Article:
North to Colorado: Durango and Canatlan |

North to Colorado: Durango and Canatlan

mexico correspondent
Alexis Charbonnier

Durango ” Mexico, that is ” is an oasis of sophistication in this mostly rural part of Mexico. Colonial buildings abound in the spacious downtown area. As a state capital, Durango is a focus point for migrants heading north from the surrounding area.

Two Viajes America buses run from Durango to Denver weekly. La Granja, north of Durango, is the main migration crossroads. Vans pick up passengers in small towns like Santiago Papasquiaro and meet up in La Granja. From there, America buses make the direct trip to Denver ” without the border transfer ” in about 22 hours.

Denver ranks second only to Los Angeles and Las Vegas as a travel destination. Buses leave full, with an average of 40 seats taken out of 46. The reservation phone rings off the hook as Rosario Velasco, 45, explains how success has led to competition.

“There are five bus companies in Durango that I know of that go to the U.S.,” she said. “Our strength is in the small towns. People there are actually better off, since many of them have U.S. residency.”

When migrants come home for the holidays, they’re often weary, flush with dollars and not in a mood to take a bus home. They ask 19-year-old taxi driver Miguel Sarellano Alvarado, to take them to towns such as El Salto, Pueblo Nuevo, Canatlan, El Mezquital and Santiago Papasquiaro. He can net a day’s pay ” about $20 ” on just one of those trips.

Sarellano doesn’t see any reason to emigrate for the time being.

“I’m close to my family,” he said. “Besides, I don’t know anything about the U.S.”

Framed by the surrounding hills, the Canatlan Valley is beautiful on a sunny August afternoon. Orchard trees are full of ripe, juicy apples and peaches; it looks a lot like Oregon. Nonetheless, locals are leaving for the U.S. in droves.

Two buses a week run from Canatlan to Denver with Viajes America, another with Durango Express. Up and down the valley, Tepehuanes, Santiago Papasquiaro, Nuevo Ideal and Canatlan feed into the La Granja crossroads, then it’s straight on to Denver.

Maria Guadalupe Garay Ramirez, a shopkeeper from Jose Maria Morelos, a small town in the mountains, said Medina, Nogales and Martin Lopez are among local towns that send many residents off to the U.S.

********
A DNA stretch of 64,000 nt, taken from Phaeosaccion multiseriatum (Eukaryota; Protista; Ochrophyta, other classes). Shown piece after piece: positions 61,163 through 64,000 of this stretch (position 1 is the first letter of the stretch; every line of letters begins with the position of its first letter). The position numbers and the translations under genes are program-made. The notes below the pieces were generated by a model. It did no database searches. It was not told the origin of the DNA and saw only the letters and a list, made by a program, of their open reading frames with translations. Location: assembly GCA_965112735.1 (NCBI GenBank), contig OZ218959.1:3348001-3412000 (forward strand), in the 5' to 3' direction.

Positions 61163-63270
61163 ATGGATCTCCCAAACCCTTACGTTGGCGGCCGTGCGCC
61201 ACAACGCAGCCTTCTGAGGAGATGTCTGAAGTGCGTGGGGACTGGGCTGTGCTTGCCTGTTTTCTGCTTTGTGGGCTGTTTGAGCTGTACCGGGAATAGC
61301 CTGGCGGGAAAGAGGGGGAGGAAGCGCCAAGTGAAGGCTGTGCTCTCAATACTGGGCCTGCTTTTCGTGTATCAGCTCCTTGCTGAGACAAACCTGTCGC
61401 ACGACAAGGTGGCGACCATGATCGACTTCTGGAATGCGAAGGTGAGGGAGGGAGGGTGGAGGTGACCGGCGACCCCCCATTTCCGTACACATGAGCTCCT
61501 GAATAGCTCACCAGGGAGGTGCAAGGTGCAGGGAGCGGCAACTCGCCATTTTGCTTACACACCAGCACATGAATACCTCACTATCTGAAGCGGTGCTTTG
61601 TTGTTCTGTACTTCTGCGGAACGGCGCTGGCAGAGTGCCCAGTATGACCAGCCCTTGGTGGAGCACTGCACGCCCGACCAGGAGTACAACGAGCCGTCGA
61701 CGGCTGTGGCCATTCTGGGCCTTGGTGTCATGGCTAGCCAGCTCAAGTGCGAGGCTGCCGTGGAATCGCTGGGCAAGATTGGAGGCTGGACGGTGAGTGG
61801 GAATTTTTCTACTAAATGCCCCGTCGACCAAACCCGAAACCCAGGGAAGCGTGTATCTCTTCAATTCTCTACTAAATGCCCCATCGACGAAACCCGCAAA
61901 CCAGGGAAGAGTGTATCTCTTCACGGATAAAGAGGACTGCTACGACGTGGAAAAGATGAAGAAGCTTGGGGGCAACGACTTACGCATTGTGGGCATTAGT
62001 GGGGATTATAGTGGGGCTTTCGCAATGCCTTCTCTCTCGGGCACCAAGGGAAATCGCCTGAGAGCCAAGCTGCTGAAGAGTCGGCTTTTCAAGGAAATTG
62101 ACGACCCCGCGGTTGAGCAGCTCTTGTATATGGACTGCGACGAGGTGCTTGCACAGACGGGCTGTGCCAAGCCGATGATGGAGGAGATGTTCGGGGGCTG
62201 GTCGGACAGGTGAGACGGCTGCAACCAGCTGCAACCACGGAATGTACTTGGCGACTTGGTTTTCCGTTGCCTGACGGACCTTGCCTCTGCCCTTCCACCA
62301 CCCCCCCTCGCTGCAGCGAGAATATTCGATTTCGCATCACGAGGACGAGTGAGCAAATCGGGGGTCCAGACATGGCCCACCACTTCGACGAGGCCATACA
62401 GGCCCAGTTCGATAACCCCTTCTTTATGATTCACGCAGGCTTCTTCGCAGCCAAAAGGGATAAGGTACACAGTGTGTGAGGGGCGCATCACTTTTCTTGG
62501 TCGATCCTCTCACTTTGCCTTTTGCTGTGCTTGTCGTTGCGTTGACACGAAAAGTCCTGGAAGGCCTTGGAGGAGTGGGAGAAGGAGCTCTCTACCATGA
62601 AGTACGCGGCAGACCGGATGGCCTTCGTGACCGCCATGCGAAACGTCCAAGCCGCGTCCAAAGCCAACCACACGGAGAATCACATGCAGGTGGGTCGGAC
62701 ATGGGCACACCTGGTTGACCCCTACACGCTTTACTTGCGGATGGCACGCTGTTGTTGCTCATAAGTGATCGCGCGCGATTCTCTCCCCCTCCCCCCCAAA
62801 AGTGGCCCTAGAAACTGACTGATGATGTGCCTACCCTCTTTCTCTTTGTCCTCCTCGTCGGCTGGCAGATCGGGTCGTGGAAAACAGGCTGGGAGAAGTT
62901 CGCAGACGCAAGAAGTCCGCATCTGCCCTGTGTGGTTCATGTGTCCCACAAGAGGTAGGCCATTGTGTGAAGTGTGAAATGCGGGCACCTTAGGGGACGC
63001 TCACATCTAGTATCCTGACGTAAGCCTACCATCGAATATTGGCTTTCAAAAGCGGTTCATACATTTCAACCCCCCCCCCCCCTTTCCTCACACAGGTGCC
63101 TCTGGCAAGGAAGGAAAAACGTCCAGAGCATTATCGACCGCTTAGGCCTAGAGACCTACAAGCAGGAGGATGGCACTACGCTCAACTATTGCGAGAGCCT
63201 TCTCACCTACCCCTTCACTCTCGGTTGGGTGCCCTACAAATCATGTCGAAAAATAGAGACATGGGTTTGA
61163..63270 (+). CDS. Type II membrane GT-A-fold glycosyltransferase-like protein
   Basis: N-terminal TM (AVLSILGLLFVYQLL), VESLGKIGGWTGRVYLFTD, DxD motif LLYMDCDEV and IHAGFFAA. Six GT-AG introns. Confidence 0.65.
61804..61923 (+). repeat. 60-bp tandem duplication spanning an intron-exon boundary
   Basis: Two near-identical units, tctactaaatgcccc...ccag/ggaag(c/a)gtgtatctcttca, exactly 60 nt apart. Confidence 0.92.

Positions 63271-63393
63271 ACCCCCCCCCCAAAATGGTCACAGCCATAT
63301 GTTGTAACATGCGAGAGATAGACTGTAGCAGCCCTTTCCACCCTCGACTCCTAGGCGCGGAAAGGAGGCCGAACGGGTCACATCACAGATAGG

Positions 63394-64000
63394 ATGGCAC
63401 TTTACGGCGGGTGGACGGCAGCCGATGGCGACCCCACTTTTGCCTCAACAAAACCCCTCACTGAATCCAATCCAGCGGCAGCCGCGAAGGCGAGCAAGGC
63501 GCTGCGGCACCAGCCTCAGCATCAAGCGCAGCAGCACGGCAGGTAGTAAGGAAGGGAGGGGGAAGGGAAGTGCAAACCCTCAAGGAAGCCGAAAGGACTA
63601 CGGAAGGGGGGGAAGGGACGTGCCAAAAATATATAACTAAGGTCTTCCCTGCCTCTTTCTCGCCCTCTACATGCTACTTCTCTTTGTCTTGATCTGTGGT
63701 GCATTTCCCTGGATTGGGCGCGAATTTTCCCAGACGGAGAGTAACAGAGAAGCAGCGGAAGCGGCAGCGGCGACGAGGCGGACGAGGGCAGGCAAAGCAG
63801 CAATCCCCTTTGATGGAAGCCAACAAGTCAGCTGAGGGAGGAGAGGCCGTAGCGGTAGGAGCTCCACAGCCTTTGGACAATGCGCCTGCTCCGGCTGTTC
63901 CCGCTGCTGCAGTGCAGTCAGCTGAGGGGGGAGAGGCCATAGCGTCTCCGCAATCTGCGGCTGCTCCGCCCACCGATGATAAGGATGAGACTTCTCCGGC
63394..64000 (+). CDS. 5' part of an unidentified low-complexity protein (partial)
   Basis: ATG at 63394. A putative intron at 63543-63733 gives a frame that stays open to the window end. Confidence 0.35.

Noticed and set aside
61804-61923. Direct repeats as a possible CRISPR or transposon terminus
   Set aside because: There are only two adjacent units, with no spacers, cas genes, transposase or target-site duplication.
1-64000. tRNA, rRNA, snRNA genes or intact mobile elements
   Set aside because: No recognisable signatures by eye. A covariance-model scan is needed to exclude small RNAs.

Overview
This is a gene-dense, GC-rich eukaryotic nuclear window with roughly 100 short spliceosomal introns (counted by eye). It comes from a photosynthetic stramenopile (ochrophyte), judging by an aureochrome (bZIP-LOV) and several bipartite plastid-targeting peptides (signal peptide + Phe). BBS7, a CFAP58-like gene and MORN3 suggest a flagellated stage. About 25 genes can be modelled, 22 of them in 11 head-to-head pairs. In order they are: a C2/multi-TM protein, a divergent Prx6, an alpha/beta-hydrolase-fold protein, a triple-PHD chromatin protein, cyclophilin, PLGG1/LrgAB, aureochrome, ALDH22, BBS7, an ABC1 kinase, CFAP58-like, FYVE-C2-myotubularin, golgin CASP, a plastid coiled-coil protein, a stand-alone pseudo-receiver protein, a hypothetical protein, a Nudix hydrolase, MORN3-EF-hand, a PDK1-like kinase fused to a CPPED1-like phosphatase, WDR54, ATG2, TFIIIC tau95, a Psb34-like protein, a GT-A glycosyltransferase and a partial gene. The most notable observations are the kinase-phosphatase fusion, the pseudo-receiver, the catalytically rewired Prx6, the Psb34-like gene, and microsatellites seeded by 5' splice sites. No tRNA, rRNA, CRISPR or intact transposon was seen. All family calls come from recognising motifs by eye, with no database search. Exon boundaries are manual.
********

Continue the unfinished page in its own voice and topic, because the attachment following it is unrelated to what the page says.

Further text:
Rafael Diaz Irigoyen, 54, the mayor of Canatlan and a native of nearby La Sauceda, a couple of miles down the road, said he’s trying to keep people here. Livestock corrals have been built, people have learned to make stone powder arts and crafts in Venustiano Carranza and dresses in El Presidio, and a guest ranch has opened in El Durangueno.

“There’s infant malnutrition in the mountain villages, so we’re teaching people to raise fish and grow greenhouse vegetables,” Diaz said. “We’re training people to take advantage of our community’s natural resources.”

Even so, population of the municipality ” a sort of small county of 31,500 ” is down 10 percent, with about a quarter of local residents in the U.S.

“Emigration has accelerated,” Diaz said. “We haven’t been able to retain people. The apple industry is seasonal, and most of the profits go to middlemen.”

Canatlan has plenty of spirit during the apple harvest, the town fair and Christmas, according to Jorge Nunez, 20, who co-owns an Internet Cafe in his hometown. He said people still prefer the telephone and snail mail to chat. Nunez, who is studying to be a teacher, said a quarter of Canatlan’s residents are in the U.S.

“In some families, parents push their children to emigrate,” he said. “There are hardly any families that don’t have members in the U.S.”

Nunez does not expect to join the growing number of Canatlecos who go north.

“Schoolteachers make about $750 a month,” he said of his future career. “I don’t plan to leave.”

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